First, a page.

Nonetheless, our changing demographics will have profound consequences. The ways in which our society pays for retirement, and the houses in which older people live, will have to adapt. Similarly, we cannot assume that traditional models of planning and delivering health and social care will continue to work. That’s what the Reshaping Care for Older People programme is supposed to be about. It aims to shift the balance of care, with more support delivered in homes and in communities than in hospitals. If we do this, we will also make it more likely that older people will remain physically active and socially connected, and achieve better health outcomes. We will also save public money, as resources can be diverted from expensive and reactive hospital treatment to more proactive and cost-effective care within communities.

The ambition is easy to state, but complex to achieve. NHS boards, local authorities and health and social care partnerships need to develop and implement change, at the same time as meeting current demands. It is always challenging to make direct links between preventative support and savings, many of which will not be seen until much later. The health service and councils currently work to different aims and standards; greater integration should help here, but there still needs to be a profound shift in culture, and a relentless focus on older people’s rights and better outcomes over the mechanics of getting things done.

Today, the public scrutiny body Audit Scotland has published a report which shows how much more needs to be achieved.

  • Because real change will involve many different people and organisations, there needs to be a firm commitment and strong leadership, both nationally and locally, to drive progress. The NHS and local councils need to develop strategic plans which promote consistency and reduce unnecessary variation.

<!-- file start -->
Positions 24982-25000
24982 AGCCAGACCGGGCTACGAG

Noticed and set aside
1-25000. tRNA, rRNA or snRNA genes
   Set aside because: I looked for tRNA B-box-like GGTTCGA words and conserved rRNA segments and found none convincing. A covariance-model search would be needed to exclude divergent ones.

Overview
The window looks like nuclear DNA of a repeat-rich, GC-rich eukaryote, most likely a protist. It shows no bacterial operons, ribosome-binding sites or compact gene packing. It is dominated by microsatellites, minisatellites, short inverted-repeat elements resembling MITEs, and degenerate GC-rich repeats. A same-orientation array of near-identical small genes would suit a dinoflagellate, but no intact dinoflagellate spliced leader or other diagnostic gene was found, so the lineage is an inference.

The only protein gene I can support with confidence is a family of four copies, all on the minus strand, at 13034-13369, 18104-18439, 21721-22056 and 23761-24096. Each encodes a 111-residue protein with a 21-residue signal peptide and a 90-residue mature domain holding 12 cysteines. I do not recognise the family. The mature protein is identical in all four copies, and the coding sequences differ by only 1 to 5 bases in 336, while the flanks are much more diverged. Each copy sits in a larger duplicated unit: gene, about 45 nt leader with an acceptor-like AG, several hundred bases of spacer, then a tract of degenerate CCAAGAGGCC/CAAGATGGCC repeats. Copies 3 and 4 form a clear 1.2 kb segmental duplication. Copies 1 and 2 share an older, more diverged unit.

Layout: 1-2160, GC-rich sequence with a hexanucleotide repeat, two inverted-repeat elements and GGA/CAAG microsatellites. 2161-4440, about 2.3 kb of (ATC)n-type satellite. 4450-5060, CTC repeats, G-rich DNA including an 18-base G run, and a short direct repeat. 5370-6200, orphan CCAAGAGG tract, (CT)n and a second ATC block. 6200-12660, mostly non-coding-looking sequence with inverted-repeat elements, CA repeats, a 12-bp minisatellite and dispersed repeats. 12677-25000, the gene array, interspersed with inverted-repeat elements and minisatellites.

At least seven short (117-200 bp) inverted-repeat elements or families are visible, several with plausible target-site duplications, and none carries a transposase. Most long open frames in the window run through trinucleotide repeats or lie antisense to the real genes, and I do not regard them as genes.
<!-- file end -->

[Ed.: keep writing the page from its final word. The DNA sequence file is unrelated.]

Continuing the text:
• We need to be more open to innovative and collaborative solutions: GPs should be more open to social prescribing or community referrals; care managers and care providers need to think about creative ways to address and manage the social effects of long-term health conditions; there should be an established process to decide whether someone really needs to be admitted to hospital or if community or home-based support can be arranged.
  • The report also notes that, although there are examples of good practice in linking up care and treatment towards more preventative and anticipatory approaches, there is no nationwide monitoring system to track progress or help to determine what is working and could be scaled-up and extended. The Scottish Government has invested £300 million over four years through the Change Fund to help push this, which has made different organisations develop some joint objectives, but investment decisions seem unsystematic and disconnected and projects are often not evidence-based. A central focus on the outcomes achieved locally would be a vital step, especially as joint strategic commissioning plans are being developed locally over the next year.

The reshaping care programme is intended to last until 2021, so there is time to reflect on the work, much of it good, which has already been done. But a protracted, piecemeal approach won’t work for such a mammoth change, on which so many of the older people of tomorrow will depend.

Celebrating our 2013 Awards winners

The Age Scotland Awards 2013 ceremony was held in the Scottish Parliament on Tuesday 1st October.  In our video speakers pay tribute to the Awards winners and runners-up.

Each day next week we’ll post profiles of our Awards winners, including video footage and interviews.  

  • May Wallace: Volunteer of the Year
  • Thomas Whitelaw: Jess Barrow Award for Campaigning and Influencing
  • Food Train Friends: Services for Older People Award
  • Citadel Arts Group: Age Scotland Member Group of the Year
  • Clackmannanshire Older Adults Forum: Patrick Brooks Award for Partnership Working.